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The objective of this study was to investigate the impacts of Bacillus subtilis (BS), ATCC 6051a strain, as a probiotic bacterium in broiler diets based of 2 protein sources (soybean meal [SBM] and cowpea seeds [CWP]), on growth performance (GP), carcass traits, bone mineralization, and microflora population (0 to 42 d age). The SBM and CWP starter, grower, and finisher diets were tested in the presence or absence of BS (5.0 × 1011 CFU spores g-1 feed) in a 2 × 2 factorial arrangement of treatments in a completely randomized design. Broilers were randomly assigned to 4 dietary treatments with 6 replicate pens per treatment (20 chicks per pen). The results showed that broilers fed CWP had comparable GP (body weight gain, feed intake, and feed conversion ratio) to the birds fed the SBM diet. Carcass, breast and legs' yield, organ size (i.e., gizzard, liver, pancreas, small intestine, cecum), and bone development were not affected by the protein source. The addition of BS in both types of diet improved BWG (P < 0.001) and feed efficiency, especially in the grower and finisher period (P = 0.047; P = 0.043, respectively). In addition, BS significantly decreased abdominal fat (P = 0.026) and cecum weight (P = 0.034) and increased tibia bone P concentration (P = 0.015). Furthermore, BS decrease cecal pH (P = 0.010) and reduced Escherichia coli and Staphylococcus spp. from cecum and excreta broilers (P < 0.001; P < 0.0001, respectively). It is concluded that the BS significantly improved the GP of broilers and can beneficially affect the gut and excreta bacterial community in both SBM and CWP diets.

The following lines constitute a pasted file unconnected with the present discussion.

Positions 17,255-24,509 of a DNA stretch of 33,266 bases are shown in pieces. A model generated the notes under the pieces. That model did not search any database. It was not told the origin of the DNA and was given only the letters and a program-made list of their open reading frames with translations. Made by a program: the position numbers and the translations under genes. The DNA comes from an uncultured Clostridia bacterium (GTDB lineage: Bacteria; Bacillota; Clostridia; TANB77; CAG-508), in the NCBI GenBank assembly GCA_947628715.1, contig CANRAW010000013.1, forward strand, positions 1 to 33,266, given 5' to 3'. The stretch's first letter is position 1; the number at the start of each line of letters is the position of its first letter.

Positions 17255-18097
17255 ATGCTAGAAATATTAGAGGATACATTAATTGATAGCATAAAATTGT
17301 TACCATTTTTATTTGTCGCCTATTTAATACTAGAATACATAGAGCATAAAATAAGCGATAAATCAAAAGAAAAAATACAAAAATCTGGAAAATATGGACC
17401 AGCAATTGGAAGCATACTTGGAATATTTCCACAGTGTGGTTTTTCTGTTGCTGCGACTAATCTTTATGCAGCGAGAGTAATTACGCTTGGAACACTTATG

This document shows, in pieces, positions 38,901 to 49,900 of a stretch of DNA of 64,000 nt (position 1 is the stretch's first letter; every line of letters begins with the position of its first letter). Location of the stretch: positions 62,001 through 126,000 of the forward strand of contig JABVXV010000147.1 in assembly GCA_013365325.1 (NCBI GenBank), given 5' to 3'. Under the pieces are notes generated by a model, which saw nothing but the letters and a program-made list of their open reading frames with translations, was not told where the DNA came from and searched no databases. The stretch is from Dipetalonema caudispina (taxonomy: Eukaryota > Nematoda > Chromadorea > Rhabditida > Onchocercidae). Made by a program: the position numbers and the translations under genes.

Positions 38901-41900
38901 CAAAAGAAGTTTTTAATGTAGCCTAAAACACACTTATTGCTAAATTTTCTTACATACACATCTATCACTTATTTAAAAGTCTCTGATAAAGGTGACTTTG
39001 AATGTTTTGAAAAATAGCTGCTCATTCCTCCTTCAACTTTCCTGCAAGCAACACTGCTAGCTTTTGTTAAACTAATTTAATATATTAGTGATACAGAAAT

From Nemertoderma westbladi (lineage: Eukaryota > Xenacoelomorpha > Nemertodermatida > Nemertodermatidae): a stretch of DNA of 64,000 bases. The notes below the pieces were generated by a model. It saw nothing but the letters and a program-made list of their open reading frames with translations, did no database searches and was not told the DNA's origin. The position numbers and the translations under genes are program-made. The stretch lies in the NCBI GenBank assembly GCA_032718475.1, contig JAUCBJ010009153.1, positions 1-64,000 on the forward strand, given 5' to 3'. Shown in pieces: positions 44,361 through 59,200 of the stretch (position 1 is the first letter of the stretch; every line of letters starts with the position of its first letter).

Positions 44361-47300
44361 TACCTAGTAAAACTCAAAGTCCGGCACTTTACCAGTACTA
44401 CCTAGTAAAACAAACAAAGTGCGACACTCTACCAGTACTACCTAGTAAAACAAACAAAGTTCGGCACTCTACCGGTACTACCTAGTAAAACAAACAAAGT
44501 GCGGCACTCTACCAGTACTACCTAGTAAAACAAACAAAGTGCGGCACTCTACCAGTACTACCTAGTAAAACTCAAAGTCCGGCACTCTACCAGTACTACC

Keywords: broiler performance; cowpea; gut microflora; probiotic.

Research Insights

SupplementHealth OutcomeEffect TypeEffect Size
Bacillus subtilis SNZ-1972Improved Body WeightBeneficial
Bacillus subtilis SNZ-1972Increased Tibia Phosphorus ConcentrationBeneficial
Bacillus subtilis SNZ-1972Reduced Abdominal FatBeneficial
Bacillus subtilis SNZ-1972Reduced Cecal pH LevelsBeneficial
Bacillus subtilis SNZ-1972Reduced Pathogenic Bacterial PopulationsBeneficial

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